Discrimination at Work in Europe

Europe in general and EU Member States in particular have developed some of the broadest and most effective social policies against discrimination in the workplace and have accumulated much experience in addressing the practice. Nonetheless, research has revealed widespread discrimination exists in the labour market, primarily against immigrants and minorities. What’s more, traditional forms of discrimination based on gender, race, ethnic origin, religion and age still persist in the European workplace. Further compounding these issues are the newly emerging forms of discrimination based on sexual orientation, disabilities, genetics and lifestyle that challenge Europe’s ability to respond to these important workplace issues.

The data for 1995-2004 in the European Union (EU) confirm that women’s participation in the labour force, currently reaching 62%, and in paid employment, at 47.1%, has continued to rise significantly. More broadly speaking, this indicates a narrowing of the gender gap in labour force participation for women.

A key measure of women’s improvement in employment is the availability of good-quality jobs for women in legislative, senior official or managerial (LSOM) positions. Higher participation rates for women in LSOM jobs indicate a reduction of discriminatory barriers. Although women still represent a distinct minority in such positions throughout the world, holding only 28% of these senior jobs, there has been considerable progress. In the EU, women have increased their share of high-status positions over the past decade by 3.1% to current level of 30.6%. Given these advances, however, women in Europe still earn less than men. Throughout the EU, the difference in average gross hourly earnings between women and men has remained high at 15%. According to the European Commission, the difference in earnings levels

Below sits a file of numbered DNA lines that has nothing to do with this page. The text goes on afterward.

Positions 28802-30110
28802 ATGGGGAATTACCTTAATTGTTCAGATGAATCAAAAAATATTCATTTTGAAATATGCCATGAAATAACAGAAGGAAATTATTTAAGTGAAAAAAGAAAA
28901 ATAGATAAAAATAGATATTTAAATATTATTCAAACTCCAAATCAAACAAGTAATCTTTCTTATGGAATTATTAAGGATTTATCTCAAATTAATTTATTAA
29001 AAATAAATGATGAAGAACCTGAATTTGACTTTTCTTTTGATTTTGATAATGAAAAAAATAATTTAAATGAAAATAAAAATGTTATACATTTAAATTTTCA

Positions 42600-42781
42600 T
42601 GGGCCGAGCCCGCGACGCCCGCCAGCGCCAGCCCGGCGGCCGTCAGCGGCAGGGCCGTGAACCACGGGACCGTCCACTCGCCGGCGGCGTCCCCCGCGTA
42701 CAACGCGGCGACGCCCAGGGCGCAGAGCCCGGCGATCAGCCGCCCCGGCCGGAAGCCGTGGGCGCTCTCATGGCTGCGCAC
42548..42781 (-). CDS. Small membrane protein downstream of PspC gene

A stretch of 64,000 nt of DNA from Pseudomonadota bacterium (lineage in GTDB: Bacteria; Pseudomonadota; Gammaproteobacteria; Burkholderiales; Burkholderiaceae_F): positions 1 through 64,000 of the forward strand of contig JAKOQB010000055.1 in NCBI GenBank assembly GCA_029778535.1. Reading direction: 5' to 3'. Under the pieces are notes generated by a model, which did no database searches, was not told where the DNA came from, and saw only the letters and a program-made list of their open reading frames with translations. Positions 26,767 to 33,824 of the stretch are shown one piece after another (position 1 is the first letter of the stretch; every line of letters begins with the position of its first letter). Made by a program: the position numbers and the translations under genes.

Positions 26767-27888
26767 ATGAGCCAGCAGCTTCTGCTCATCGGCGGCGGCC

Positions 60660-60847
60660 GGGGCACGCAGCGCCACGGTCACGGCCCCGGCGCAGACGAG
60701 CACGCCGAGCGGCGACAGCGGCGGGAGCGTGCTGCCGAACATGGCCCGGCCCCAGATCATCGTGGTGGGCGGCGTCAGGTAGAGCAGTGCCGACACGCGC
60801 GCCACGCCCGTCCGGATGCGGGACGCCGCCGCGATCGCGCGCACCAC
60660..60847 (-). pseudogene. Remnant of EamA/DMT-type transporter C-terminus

between men and women results from “non-respect of equal pay legislation and from a number of structural inequalities”.

Gender discrimination is also visible in other aspects of employment. In the United Kingdom, for example, a recent report by the Equal Opportunities Commission states that 30,000 women each year lose their jobs because of their pregnancy, and only 3% of those who experience a problem lodge a claim at an employment tribunal.

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